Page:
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No Win No Fee Head Injury Claims

Have you suffered a head injury that was not your fault? Are you looking to make a claim for compensation? In this article we explore who is eligible to make a head injury claim, common types of head injuries and how much compensation you could get.

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12th January 2023

Home E Personal Injury Claims E No Win No Fee Head Injury Claims

If you are suffering from a head or a brain injury as a result of an accident that wasn’t your fault you may be entitled to make a compensation claim for the injuries you have incurred. A brain injury, in particular, is a life-changing event and in certain circumstances requires significant financial compensation. For those seeking compensation, another person or organization must be at fault for your head injury. A traumatic brain injury will normally result in a measured loss of mental capacity and claims can often be submitted on behalf of these vulnerable family members.

Typically you will have three years to pursue a compensation claim after the date of the head or brain injury. However, there are sometimes exceptions to this deadline. If someone has lost mental capacity as a result of their injury there is no time limit to claim on behalf of the incident. It is worth noting that should the person regain mental capacity, a three-year time limit will be applied. Children who have sustained a brain or head injury will be eligible for compensation up until turning 21. If your injury was sustained abroad, limits can be variable and typically shorter than the UK’s three-year limit.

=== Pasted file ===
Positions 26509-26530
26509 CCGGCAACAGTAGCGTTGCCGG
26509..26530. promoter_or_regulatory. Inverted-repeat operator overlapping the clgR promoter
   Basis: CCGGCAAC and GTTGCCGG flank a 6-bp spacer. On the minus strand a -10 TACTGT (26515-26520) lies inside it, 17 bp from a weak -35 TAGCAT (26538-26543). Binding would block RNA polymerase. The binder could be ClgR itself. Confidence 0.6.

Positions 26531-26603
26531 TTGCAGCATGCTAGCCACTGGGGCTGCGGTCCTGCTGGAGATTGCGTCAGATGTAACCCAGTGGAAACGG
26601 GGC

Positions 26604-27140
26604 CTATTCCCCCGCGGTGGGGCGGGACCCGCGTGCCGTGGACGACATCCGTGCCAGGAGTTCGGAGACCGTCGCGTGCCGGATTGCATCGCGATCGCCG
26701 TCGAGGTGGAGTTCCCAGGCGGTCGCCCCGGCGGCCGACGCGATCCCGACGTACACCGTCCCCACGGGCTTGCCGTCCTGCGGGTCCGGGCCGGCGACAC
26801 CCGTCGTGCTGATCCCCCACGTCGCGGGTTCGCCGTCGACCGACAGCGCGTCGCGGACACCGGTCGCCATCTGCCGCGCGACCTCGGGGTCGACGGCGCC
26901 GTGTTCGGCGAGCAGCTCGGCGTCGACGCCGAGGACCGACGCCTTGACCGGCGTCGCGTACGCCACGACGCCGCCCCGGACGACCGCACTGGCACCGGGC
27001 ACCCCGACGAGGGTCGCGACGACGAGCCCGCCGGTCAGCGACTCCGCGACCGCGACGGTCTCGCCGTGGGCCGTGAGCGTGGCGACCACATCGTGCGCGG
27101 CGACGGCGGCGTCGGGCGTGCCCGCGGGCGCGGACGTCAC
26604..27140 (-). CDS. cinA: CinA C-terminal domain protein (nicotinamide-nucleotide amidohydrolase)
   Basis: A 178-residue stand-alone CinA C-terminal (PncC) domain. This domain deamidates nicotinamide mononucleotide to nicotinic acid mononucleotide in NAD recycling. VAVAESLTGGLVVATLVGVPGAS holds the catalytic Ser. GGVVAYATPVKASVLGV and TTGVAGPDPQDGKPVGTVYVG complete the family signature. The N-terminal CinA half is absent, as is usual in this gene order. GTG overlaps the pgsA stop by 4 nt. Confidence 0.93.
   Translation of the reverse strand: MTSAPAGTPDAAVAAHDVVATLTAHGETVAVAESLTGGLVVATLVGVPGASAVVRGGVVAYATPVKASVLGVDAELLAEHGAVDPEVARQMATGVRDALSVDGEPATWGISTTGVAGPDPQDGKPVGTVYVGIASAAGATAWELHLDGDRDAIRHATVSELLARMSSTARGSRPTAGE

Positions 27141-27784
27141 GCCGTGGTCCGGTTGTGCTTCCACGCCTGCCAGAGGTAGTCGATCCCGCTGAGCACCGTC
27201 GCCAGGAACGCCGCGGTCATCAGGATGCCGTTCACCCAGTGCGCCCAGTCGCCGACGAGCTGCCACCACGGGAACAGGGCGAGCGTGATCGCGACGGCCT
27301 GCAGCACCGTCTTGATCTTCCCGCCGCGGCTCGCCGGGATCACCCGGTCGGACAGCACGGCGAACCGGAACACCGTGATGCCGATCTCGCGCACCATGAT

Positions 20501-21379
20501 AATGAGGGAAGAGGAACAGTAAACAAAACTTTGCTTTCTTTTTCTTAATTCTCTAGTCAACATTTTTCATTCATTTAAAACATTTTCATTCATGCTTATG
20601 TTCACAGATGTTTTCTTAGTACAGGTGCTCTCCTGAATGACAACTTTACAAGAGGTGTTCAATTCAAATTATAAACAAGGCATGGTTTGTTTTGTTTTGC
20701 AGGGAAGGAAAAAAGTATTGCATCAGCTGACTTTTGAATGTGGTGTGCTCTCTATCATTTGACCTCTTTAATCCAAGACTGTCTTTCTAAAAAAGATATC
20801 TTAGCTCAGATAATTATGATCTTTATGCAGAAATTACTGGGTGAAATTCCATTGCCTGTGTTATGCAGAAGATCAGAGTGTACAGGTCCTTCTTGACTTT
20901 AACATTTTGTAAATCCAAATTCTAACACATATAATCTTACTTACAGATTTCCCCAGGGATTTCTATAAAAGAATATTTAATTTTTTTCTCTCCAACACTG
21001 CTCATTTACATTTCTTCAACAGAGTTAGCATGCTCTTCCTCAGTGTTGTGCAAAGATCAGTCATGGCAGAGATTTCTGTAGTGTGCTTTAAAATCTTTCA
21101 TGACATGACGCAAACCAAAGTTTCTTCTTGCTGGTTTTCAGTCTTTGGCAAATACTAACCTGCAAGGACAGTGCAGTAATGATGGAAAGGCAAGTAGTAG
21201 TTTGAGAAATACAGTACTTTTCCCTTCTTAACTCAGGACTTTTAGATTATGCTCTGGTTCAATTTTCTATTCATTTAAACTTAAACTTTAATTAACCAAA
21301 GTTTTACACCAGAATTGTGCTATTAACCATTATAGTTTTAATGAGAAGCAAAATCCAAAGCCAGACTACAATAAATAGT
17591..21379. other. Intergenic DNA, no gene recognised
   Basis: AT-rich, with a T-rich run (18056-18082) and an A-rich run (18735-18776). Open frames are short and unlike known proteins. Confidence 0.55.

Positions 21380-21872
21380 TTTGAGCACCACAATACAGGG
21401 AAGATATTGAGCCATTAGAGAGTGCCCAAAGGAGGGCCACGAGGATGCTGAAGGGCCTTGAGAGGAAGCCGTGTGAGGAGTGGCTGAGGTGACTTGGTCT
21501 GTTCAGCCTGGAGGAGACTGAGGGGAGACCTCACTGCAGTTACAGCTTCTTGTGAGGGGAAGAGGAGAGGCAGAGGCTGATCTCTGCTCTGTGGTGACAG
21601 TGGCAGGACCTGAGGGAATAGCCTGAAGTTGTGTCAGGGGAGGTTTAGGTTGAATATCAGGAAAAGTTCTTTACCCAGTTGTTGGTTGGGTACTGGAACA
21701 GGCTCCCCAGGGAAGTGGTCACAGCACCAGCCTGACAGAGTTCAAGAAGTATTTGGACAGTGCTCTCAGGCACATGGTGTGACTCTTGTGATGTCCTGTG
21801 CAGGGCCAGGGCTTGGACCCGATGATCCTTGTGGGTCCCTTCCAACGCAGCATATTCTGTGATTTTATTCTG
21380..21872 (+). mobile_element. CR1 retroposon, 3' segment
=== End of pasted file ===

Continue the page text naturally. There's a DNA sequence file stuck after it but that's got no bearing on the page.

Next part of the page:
If you have been assaulted as part of a criminal attack you will have just two years to pursue your compensation claim. Alike all compensation claims, it is best to start enquiring legally as soon as possible. Starting a claim quickly can mean that specialist treatments and services are provided swiftly to help you make the best recovery possible. Evidence for any legal case is always best collected as soon as possible, for example, witness statements are fresh and more accurate, and important documents can be secured before they are lost.

Who is eligible for a head injury claim?

To be eligible for a personal injury compensation claim there must be a breach of duty of care leading to your injury. For example, all employers have a duty of care to prevent staff from experiencing harm within the workplace and as such, are obliged to implement reasonable measures to avoid injuries. The UK is legislated in accordance with The Health and Safety at Work Act 1974 external link icon light blue and the requirements of an employer’s legal responsibilities are clearly outlined. Job roles within industries such as construction can be susceptible to personal injury and head injury claims due to improper or inadequate safety equipment. If such a worker sustains an injury to the head or brain on a site where the harm could have been avoided, there are grounds for a personal injury claim.